Hysteria Now!

What has become of this country? Oh, every living American is sure to ask himself that question at some point—I myself wonder where we went wrong regarding Saturday morning children’s television programming, for instance—but the Age of Trump has engendered a specially dispiriting turn of social collapse across the nation, and in the most irritating way possible.

James Comey’s star turn in front of the Senate last week was just the latest iteration of this. In a frenzy usually reserved for the run-up to new Taylor Swift album releases, the Left was salivating to see Comey go before Congress and—somehow—render some terribly devastating and possibly indictable testimony against Trump. Progressives have undergone a strange kind of transformation in the Trump Era, their political instincts having come to resemble, more or less, the worst effects of marijuana as portrayed by Reefer Madness: paranoia, delirium, pointless mania, and in some cases even outright violence. Every day brings with it fresh implications of intrigue unto which the liberal base desperately gloms on, positive, absolutely positive, that this latest scandal-accusation-whatever will be the thing that gets Trump impeached and removed from office.

Comey’s testimony, predictably, was not that thing. The expectations surrounding the event were so high compared to the eventual reality of it that a fair number of media outlets and pundits were rendered humiliated in its wake: CNN, for instance, felt compelled to rewrite an article after its wild predictions turned out to be completely wrong. Indeed, the entire debacle, which received extensive coverage from every media outlet worth mentioning, ended up being what the kids in Washington today call a “nothingburger,” at least when stacked up against the expected outcome. Everyone wanted a bombshell; Comey gave them something closer to a low-grade stink bomb.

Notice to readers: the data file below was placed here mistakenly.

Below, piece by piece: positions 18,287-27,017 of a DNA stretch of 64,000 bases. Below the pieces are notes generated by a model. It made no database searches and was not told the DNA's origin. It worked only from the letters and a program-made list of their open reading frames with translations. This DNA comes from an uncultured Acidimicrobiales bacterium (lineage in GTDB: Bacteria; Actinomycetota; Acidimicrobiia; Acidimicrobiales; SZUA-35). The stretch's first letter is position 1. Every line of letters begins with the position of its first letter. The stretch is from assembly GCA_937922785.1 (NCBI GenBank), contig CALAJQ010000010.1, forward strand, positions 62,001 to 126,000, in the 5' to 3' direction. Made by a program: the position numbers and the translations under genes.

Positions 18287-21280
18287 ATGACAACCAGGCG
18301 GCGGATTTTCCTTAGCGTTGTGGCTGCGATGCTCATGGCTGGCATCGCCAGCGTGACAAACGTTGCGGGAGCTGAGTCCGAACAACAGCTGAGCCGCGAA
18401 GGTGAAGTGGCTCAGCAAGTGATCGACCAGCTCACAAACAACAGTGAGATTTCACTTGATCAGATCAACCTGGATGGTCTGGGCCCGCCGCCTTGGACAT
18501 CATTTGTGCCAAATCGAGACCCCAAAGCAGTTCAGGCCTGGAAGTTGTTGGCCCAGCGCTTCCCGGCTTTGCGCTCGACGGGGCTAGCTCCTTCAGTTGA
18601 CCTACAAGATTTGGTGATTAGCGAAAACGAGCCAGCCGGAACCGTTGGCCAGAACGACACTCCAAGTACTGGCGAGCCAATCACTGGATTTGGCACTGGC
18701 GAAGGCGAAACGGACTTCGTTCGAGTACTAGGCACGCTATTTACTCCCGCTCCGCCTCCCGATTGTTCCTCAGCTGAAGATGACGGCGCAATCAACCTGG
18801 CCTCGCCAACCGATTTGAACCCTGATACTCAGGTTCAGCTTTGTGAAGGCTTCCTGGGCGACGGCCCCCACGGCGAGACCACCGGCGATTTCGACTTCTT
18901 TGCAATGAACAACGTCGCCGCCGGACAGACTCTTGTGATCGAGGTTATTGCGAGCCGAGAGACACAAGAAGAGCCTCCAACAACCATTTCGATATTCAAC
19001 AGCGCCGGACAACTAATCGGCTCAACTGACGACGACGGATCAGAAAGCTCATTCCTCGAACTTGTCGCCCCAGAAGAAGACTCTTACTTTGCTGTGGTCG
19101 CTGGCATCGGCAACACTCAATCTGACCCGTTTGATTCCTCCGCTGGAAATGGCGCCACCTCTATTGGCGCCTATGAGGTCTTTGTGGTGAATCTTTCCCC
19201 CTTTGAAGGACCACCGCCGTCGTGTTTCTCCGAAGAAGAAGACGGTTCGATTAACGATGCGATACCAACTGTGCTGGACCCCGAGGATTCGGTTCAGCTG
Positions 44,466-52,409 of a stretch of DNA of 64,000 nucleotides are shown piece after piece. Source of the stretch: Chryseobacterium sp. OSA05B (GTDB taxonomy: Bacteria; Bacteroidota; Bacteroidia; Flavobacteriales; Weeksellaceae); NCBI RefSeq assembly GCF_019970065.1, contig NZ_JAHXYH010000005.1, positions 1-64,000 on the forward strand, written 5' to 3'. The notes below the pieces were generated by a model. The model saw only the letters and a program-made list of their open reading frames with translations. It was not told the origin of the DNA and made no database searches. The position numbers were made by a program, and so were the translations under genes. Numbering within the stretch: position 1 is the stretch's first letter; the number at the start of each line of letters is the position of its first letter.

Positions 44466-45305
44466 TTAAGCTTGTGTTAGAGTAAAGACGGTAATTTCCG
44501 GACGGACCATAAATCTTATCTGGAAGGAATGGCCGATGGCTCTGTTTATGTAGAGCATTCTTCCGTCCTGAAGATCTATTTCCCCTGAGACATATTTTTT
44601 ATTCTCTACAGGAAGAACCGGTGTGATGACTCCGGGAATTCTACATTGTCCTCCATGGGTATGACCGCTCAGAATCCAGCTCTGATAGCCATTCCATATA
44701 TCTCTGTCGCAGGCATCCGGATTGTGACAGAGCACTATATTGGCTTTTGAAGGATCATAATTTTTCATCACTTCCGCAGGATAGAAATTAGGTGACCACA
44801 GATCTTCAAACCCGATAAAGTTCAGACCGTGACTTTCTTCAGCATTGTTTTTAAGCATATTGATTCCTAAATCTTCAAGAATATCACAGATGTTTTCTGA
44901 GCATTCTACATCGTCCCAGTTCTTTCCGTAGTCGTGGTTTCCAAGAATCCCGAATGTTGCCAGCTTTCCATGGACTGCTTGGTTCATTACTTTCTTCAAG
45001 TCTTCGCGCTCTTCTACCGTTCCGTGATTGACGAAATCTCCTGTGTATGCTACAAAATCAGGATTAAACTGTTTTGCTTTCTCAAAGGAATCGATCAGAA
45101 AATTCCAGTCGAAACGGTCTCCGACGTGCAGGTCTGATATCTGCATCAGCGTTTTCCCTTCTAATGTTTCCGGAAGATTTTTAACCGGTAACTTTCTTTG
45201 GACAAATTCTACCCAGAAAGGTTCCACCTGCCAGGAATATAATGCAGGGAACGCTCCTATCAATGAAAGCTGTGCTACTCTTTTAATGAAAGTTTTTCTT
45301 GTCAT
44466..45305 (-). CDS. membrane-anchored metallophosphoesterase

But this is the Age of Trump, and so everything involving Trump, whether it’s testimony from an ex-bureaucrat or the distance Trump walks in front of his wife, has to be an extinction-level-event-sized revelation. The progressive reaction to Comey’s testimony was most aptly summed up by the New York Times editorial board, which claimed that Trump and Comey’s fractious professional relationship represented “a clash between the legal principles at the foundation of American democracy, and a venal, self-interested politician who does not recognize, let alone uphold, them.” This declaration comes, mind you, after the Times last year described Comey’s professional behavior as “breathtakingly rash and irresponsible,” and that Comey had “undermine[d] the American people’s trust in the nation’s top law enforcement agencies,” and also that Comey had done damage to “the election…his own reputation, and…that of the FBI,” that he had perpetrated “harmful intrusions into the democratic process,” and that he had erased “the credibility of his leadership.” What a difference a few months makes!

The transformation of James Comey from “harmful intruder into the democratic process” to a protector of “the legal principles at the foundation of American democracy” is hardly surprising: we will see this kind of whipsaw realignment many, many times over the next four years. What is so comical here is not the opportunistic posturing but how profoundly misguided it is. Comey’s testimony was nowhere near as momentous as the Times makes it out to be. It was beneficial to Trump in some ways; damaging to him in some others; and altogether did not tell us anything we did not already know about Trump, namely that he is not a very good president and is apparently open to engaging in unscrupulous behavior to further his own aims, but also that he’s not, you know, Satan incarnate.

Trump’s own response to Comey’s testimony, that it represented “complete vindication” on the former’s part, was equally misguided: Trump did not come off looking very good at all in the wake of the hearing. But Trump has never really looked good: we have known from the start what type of person he is and what kind of things he’s willing to do. Yet a middling and unsatisfying analysis of this whole affair—that Comey basically reaffirmed our priors about Trump with some new troubling evidence while also quashing the wildly speculative anti-Trump rumors of the media—is above much of the anti-Trump class; they can only respond with frothing, wild-eyed fury to every single bit of Trump news that comes to light. People, we are in for four years of this—assuming, after 2018, that Democrats do not impeach Trump for holding his salad fork the wrong way at a state dinner, which at this point could easily be a distinct possibility.